• The share of low and middle-income countries in world GDP (at market exchange rates) bottomed out in 1992, at 15%.

  • Their share of world GDP accounted for 37% in 2019.

  • The figures look even more dramatic when currencies are valued at purchasing power parity rather than market exchange rates: 53% share of world GDP in 2019.

2.1.4.3 Exhibit 3: Industry-level shifts of production and consumption to emerging economies

  • Exhibit 3 shows how emerging economies’ shares of production (vertical axis) and consumption (horizontal axis) have evolved across a dozen industries since the millennium.

  • Consistent with the law of semiglobalization, most of the industries shown in the figure cluster along the diagonal line (which represents equal emerging-economy shares of production and consumption).

  • An exception, with large exports from emerging economies to advanced ones, is microwave ovens—well above the diagonal line. About 99% were produced in emerging economies in 2016, but only 50% were old there

  • Taking a dynamic perspective, emerging economies’ share of production and consumption increased in all 12 industries: there was general movement toward the top right corner of the graph.

  • In 2000, less than 20% of its production and consumption was in emerging economies; by 2016, that figure had increased to about 60%. In contrast, the share of meat production and consumption in emerging economies only increased by six to seven percentage points between 2000 and 2011.

2.1.4.4 Exhibit 4: Top 10 countries according to GDP at market exchange rates in 1992

  • Concentration of economic growth in emerging economies, and in emerging Asia in particular.

  • We can see in Exhibit 4 the evolving shares of GDP at market exchange rates held by each country in 1992 (when the share of emerging economies bottomed out), in 2016, and projected for 2050.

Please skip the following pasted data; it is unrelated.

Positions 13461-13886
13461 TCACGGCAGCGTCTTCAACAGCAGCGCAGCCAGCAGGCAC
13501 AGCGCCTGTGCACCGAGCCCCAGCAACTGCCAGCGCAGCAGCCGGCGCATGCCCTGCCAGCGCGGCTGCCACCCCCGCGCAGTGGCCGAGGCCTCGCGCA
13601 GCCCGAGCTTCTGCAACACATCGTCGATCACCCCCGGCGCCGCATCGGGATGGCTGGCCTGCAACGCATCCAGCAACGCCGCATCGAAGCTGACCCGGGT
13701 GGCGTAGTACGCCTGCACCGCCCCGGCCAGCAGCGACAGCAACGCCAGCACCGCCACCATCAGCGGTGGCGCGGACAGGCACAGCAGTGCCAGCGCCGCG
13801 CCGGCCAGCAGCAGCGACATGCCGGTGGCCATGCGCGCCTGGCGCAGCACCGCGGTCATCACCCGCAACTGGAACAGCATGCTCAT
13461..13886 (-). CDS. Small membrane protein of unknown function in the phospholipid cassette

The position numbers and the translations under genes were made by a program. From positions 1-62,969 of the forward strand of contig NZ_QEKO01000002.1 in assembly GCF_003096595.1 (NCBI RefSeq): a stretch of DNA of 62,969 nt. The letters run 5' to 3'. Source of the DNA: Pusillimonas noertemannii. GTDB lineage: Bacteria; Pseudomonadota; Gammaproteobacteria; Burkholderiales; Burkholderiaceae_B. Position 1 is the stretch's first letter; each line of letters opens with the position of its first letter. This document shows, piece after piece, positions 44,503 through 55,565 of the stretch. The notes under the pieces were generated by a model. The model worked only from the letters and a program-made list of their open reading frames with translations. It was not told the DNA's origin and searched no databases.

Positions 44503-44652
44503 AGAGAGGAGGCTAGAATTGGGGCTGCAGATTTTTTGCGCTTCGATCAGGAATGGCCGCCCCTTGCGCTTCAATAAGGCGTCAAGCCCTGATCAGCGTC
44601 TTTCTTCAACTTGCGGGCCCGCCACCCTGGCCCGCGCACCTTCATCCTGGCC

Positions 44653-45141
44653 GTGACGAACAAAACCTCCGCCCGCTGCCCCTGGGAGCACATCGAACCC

• These GDP forecasts are consistent with demographic trends, which we generally can predict more confidently.

2.1.4.5 Exhibit 4: Top 10 countries according to GDP at market exchange rates in 2016

  • The United Nations Population Division forecasts that the emerging world will account for 97% of population growth between 2016 and 2050, although the bulk of this growth is projected to occur in Africa, where per-capita incomes are not expected to rise as much as in Asia.

  • When we look at demographics in the currently developed world, Japan’s population is projected to drop from 126 million to 107 million, and Europe is expected to experience a crunch from its soaring dependency ratios.

2.1.4.6 Exhibit 4: Top 10 countries according to GDP at market exchange rates in 2050

  • Of the large developed economies, the demographic picture looks relatively healthy only for the United States, and even that picture is subject to caveats about the effects of possible restrictions on immigration.

  • Of course, some large developing countries, such as Brazil, China, and Russia, will face demographic challenges as well.

2.1.4.7 Exhibit 5: Average depth of global connectedness, ratio of advanced economies to emerging economies, 2005–2015